Back to Basics: Data conversion details
Bit counts matter when converting analog data to digital.
An analog-to-digital converter is an electronic or device that changes a continuous quantity into a digital number proportional to the magnitude of the input. When evaluating the specifications of analog-to-digital converters, it's useful to understand the basics of bit rates and frequency as they relate to data acquisition.
For bit rate, imagine measuring the diameter of a coin with a ruler. You put the ruler on the coin and notice that it’s slightly more than 11/16 in. The actual is somewhere between 11/16 and 3/4 in. You can eyeball the measurement and interpolate in your own mind—but machines aren’t as good at that as you are. Getting a machine to make that measurement requires converting analog input to digital input.
Since digital data deals with high and low (on or off, 1 or 0, etc.), you have to break the reading into discrete segments. For a machine, an analog measurement might be given as a voltage, such as 0 to 10 V. To digitize the measurement, you can use a comparator that turns from off to on when the voltage reaches 5 V. Using that, you have just created a one-bit A-to-D converter. Applying this to the ruler used in the example above, you can say anything below 1/2 in. is less than 5 V, and anything over 1/2 in. is greater than 5 V.
Unfortunately, this isn’t very precise. But if you’re clever, you realize that if you add a second comparator, you can effectively double the number of marks on the ruler. You now have a two-bit device which gives you marks at quarters. Adding another comparator makes a three-bit device and gives you eighths. Every time you add another bit, you get twice as many divisions, so a ruler that has sixteenths is equivalent to a four-bit device.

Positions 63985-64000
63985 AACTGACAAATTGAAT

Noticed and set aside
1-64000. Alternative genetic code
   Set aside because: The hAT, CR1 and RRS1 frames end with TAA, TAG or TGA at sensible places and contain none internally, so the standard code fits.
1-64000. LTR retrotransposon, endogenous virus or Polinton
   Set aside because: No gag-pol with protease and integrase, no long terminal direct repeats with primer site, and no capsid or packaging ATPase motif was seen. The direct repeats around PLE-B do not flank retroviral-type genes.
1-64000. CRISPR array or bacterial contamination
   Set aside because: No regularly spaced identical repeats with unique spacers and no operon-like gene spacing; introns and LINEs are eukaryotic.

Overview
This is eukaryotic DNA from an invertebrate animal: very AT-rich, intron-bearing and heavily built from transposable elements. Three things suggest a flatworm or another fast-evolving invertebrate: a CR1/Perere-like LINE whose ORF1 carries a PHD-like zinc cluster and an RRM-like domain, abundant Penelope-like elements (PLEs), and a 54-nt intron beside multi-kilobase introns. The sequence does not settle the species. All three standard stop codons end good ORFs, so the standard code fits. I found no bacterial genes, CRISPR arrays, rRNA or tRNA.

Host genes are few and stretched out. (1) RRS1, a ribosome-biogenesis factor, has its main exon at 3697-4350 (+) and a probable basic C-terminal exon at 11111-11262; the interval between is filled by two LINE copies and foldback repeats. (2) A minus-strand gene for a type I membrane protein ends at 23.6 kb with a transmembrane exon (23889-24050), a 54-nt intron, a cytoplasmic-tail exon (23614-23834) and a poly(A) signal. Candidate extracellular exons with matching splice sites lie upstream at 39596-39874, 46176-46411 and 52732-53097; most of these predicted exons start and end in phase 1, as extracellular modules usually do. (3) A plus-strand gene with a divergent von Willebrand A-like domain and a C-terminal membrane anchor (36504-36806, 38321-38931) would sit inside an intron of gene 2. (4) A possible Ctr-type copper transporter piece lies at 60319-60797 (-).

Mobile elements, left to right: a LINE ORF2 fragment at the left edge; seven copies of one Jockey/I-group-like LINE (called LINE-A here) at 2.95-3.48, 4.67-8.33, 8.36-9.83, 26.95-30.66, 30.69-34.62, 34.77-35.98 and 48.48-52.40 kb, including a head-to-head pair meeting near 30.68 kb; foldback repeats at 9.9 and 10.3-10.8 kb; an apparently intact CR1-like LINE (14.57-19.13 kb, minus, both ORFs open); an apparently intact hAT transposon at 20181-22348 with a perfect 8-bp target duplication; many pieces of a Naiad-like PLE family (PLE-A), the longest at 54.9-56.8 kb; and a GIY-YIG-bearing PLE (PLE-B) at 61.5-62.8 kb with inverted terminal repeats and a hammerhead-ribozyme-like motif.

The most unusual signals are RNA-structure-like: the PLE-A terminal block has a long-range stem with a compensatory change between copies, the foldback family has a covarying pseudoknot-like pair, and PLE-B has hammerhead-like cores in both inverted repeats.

The specifications for an A-to-D converter will say that it's an 8-bit or 12-bit device. By extending the math, you find that a 12-bit converter gives you 4,096 units; that means, whatever range of measurement you’re dealing with is divided into 4,096 individual units. In the ruler example, each inch would be divided into 0.00024414 in. increments. The same math applies regardless of what you’re measuring: pressure, temperature, size, flow, level, weight, etc. The total range span will be divided the same. So, for a given range, 12-bit conversion (with 4,096 units) allows you to be more precise than eight-bit conversion, which provides only 256 units.
Ultimately, if you’re trying to determine what bit count you need for a specific application, you have to ask how precise the measurement has to be. If high precision over a wide range is necessary, say for robotics or a coordinate measuring machine, 12-bit may not cut it. On the other hand, if you’re trying to measure pressure between 0 and 100 psi, and ±5 psi is close enough, even eight-bit resolution is overkill.
If bit rate is the vertical or y-axis on a graph, frequency is the horizontal or x-axis. Bit rate says how many divisions you have, and frequency says how often you make a mark. Say you need to draw a series of parallel lines 1/8 in. Apart. . If you have a ruler and a pencil with a sharp point, that’s no problem. But if all you have is a chisel point marker that makes a thick line 1/4-in. wide, you will have a hard time. Your drawing instrument has to be finer than the distance between the lines.
It’s the same when converting analog data to digital. Just as you must have a sufficient bit rate to duplicate subtleties in the analog waveform, your frequency also has to be up to the task. Digital frequency should be at least double the highest analog frequency that you have to convert.
Do the math
- To digitize a measurement, you can use a comparator that turns from off to on at a certain increment.
- If you add a second comparator, you effectively double the number of marks. This is a two-bit device.
- Every time you add another comparator, you get twice as many divisions, so, a 12-bit converter gives you 4,096 units of measurement accuracy.
This “Back to Basics” is based on an “Ask Control Engineering” blog post by Peter Welander, Control Engineering; edited by Renee R. Bassett, a technical writer for Control Engineering. Reach her at firstname.lastname@example.org.
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